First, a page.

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Bonsignore, Joan 1959-

BONSIGNORE, Joan 1959-


PERSONAL: Born March 17, 1959, in Chicago, IL; daughter of John (a university professor) and Fenna Lee (a pharmacist; maiden name, Fisher) Bonsignore; children: Catherine. Ethnicity: "European descent." Education: University of Massachusetts—Amherst, B.A. (English; cum laude), 1982, M.B.A., 1984, Post-B.A., 1989. Politics: Democrat. Religion: Catholic.

Hobbies and other interests: "Quilting (with focus on design), cooking, baking, crafts of all kinds."


ADDRESSES: Home—6B Graves St., South Deerfield, MA 01373. Offıce—White Brook Middle School, 200 Park St., Easthampton, MA 01027. E-mail— bonsignorejEeasthampton.k12.ma.us.


CAREER: Teacher, beginning 1984. Center for Human Resources Development, Northhampton, MA, case manager for adults with developmental disabilities, 1994-99.


WRITINGS:


Stick out Your Tongue!: Fantastic Facts, Features, andFunctions of Animal and Human Tongues, illustrated by John T. Ward, Peachtree Publishers (Atlanta, GA), 2001.


WORK IN PROGRESS: Sequels to Stick out Your Tongue! on a variety of topics.

SIDELIGHTS: After teaching for around fifteen years, Joan Bonsignore began a new career; she put her experience in the classroom to a new use as a writer of books for children, making her debut in 2001 with the nonfiction Stick out Your Tongue!: Fantastic Facts, Features, and Functions of Animal and Human Tongues. Like many children who later become writers and teachers, Bonsignore explored these activities as a child. As she recalled to CA, "Teaching and writing are the two endeavors that piqued my enthusiasm from a very young age." The second child in a family of seven, she often taught her younger sisters, using the playroom as a school. "I translated everything to which I was exposed into a simpler format and language suitable for younger minds." So too with writing. "Writing stories for children became a focus from the moment I knew how to read. Creative writing was not encouraged so much in school, but it was something I took great pleasure in at home."

Along with such other creative endeavors as quilting, crafts, and cooking, writing remained a way for Bonsignore to express herself as an adult. While working as a teacher, she enjoyed writing, but she did not attempt to publish her work until after she retired from teaching. Bonsignore explained the genesis of Stick out Your Tongue! to CA: "The attempt at getting published was really just on a whim. The manuscript then titled Tongues Aren't Just for Licking Lollypops had been filed away for years with other stories I had written. I had put the original story in a readable format with my own watercolor sketches of the animals, so that I could read the book to children. It proved to have a wide age appeal, and so I decided eight years after its creation to send it out to a select number of publishers. I was both pleased and surprised when Peachtree Publishers accepted my manuscript." In Stick out Your Tongue!, as it ended up being titled, Bonsignore presents examples of how various creatures, such as mammals, reptiles, birds, insects, and fish use their tongues.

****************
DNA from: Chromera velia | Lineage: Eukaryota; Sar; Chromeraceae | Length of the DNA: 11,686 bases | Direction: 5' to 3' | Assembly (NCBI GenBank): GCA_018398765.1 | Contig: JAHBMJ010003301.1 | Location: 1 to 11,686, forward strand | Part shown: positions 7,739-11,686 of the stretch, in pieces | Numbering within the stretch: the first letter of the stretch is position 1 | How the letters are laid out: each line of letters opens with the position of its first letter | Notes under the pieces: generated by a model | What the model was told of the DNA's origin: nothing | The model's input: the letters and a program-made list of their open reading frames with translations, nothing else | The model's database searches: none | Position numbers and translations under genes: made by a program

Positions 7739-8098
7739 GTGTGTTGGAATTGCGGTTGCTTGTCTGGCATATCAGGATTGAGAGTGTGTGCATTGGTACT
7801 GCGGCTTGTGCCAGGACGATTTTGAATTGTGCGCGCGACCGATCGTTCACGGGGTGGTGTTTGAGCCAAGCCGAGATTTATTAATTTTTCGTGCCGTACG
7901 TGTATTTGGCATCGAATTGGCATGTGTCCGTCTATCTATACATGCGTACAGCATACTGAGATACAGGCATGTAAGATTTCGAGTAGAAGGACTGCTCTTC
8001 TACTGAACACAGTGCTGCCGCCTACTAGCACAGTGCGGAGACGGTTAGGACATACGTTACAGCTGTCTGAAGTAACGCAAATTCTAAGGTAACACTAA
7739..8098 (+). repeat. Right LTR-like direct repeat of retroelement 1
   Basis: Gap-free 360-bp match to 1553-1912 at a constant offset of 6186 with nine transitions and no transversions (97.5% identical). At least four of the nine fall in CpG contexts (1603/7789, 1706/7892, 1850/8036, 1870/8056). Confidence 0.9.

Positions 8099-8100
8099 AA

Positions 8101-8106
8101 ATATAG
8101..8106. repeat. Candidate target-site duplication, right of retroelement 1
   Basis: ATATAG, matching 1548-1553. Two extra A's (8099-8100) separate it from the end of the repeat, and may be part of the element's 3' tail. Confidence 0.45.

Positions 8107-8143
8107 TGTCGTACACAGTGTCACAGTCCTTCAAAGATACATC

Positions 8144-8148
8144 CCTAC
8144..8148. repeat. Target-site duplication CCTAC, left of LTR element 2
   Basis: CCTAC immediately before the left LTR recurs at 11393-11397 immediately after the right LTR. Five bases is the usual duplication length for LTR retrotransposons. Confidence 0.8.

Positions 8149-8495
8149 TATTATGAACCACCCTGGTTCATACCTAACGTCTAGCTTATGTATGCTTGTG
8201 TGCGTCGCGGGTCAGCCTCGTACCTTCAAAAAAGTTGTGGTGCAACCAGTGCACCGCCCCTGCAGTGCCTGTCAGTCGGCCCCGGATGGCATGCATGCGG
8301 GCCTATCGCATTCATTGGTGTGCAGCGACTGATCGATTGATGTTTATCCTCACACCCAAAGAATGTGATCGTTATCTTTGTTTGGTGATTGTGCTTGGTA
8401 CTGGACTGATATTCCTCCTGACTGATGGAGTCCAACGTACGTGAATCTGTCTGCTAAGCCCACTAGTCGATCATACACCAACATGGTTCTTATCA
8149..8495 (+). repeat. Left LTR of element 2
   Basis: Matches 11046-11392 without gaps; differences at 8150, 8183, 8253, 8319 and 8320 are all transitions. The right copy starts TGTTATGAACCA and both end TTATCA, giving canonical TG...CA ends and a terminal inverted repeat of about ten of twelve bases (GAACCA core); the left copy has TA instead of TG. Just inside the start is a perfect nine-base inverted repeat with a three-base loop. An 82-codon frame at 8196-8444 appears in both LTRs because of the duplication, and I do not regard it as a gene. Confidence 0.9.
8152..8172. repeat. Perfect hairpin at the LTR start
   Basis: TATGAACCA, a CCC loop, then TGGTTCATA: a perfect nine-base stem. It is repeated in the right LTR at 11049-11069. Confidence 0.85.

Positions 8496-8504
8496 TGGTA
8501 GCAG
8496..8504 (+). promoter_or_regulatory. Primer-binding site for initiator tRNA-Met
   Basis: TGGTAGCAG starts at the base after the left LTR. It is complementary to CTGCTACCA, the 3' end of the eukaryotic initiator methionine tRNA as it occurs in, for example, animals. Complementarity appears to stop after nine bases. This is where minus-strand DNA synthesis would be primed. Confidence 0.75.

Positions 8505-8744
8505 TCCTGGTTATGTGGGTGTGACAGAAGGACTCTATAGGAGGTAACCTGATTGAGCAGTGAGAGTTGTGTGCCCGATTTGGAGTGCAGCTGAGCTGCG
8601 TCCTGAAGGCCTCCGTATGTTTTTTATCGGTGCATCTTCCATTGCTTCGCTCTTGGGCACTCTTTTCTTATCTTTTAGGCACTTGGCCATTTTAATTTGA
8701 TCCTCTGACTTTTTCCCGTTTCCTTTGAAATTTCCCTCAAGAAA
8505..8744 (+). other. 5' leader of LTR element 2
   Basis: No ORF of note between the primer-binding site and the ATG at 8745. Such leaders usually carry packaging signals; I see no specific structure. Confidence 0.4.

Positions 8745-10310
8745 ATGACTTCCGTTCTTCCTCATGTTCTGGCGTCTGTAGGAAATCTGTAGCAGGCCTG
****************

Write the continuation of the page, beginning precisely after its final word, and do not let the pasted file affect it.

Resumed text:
Reflecting on her writing plans, Bonsignore told CA: "I will continue to write children's stories on a wide variety of topics, and perhaps only a few will ever be sent out to publishers for consideration. It is wonderful to see my name officially in print, but I expect, as before, that the joy of writing will remain a personal pleasure regardless of its acceptance on any wider scale. To write a story for children is for one moment in time to see through the eyes of a child and to regain, if only for that moment, that wonderful innocence belonging only to the young."


BIOGRAPHICAL AND CRITICAL SOURCES:


periodicals


Booklist, August, 2001, Catherine Andronik, review of Stick out Your Tongue!: Fantastic Facts, Features, and Functions of Animal and Human Tongues, p. 2124.

Kirkus Reviews, September 1, 2001, review of Stick out Your Tongue!, p. 1286.

School Library Journal, November, 2001, Margaret C. Howell, review of Stick out Your Tongue!, p. 140.


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